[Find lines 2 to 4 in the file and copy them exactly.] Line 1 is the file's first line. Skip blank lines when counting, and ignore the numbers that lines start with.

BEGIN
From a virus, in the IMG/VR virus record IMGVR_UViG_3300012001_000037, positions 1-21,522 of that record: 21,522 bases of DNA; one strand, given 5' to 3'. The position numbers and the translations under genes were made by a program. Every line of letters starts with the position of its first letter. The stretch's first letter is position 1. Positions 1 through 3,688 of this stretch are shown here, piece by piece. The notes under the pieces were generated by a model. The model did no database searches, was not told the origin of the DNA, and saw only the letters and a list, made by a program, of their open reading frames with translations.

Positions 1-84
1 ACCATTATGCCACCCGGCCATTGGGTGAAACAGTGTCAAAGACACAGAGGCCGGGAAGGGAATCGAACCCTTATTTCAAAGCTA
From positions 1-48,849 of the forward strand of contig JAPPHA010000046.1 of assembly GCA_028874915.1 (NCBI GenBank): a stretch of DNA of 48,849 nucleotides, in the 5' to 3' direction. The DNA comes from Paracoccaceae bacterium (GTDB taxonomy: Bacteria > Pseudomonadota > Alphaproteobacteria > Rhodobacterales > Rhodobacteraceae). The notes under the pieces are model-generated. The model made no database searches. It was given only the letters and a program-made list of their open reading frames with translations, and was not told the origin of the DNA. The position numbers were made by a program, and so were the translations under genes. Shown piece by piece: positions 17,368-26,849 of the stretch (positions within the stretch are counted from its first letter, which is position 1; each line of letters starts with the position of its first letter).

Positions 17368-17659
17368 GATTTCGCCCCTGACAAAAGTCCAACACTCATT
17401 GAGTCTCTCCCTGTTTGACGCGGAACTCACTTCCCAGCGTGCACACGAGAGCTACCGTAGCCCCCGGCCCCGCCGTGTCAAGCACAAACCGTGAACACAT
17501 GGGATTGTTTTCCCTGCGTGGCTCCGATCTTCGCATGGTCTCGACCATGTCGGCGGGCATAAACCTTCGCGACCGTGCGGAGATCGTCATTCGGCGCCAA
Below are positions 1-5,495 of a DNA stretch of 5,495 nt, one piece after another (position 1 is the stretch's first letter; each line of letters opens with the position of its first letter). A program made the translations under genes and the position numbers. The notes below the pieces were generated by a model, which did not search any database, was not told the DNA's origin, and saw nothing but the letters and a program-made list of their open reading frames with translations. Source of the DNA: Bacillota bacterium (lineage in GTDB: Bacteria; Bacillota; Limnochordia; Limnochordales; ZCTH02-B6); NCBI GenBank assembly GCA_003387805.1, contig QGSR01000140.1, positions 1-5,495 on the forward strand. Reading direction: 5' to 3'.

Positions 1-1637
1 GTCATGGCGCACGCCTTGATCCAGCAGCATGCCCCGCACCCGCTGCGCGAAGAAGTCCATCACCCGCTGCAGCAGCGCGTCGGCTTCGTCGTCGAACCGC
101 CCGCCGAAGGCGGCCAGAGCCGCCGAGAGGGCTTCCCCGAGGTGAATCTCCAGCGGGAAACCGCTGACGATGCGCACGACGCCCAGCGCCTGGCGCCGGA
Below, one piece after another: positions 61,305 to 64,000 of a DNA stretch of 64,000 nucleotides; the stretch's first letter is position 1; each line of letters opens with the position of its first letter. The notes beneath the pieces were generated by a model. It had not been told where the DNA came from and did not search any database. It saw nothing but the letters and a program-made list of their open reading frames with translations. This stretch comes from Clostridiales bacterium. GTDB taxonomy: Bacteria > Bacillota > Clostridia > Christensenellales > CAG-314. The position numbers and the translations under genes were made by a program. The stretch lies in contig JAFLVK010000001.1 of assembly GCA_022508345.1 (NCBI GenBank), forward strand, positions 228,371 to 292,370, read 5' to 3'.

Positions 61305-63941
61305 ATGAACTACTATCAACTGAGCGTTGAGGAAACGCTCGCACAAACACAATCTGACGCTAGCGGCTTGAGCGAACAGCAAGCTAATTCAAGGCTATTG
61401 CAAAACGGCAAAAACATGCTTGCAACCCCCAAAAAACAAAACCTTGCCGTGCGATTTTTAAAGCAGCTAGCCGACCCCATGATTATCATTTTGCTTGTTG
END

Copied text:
Positions 1-84
1 ACCATTATGCCACCCGGCCATTGGGTGAAACAGTGTCAAAGACACAGAGGCCGGGAAGGGAATCGAACCCTTATTTCAAAGCTA
From positions 1-48,849 of the forward strand of contig JAPPHA010000046.1 of assembly GCA_028874915.1 (NCBI GenBank): a stretch of DNA of 48,849 nucleotides, in the 5' to 3' direction. The DNA comes from Paracoccaceae bacterium (GTDB taxonomy: Bacteria > Pseudomonadota > Alphaproteobacteria > Rhodobacterales > Rhodobacteraceae). The notes under the pieces are model-generated. The model made no database searches. It was given only the letters and a program-made list of their open reading frames with translations, and was not told the origin of the DNA. The position numbers were made by a program, and so were the translations under genes. Shown piece by piece: positions 17,368-26,849 of the stretch (positions within the stretch are counted from its first letter, which is position 1; each line of letters starts with the position of its first letter).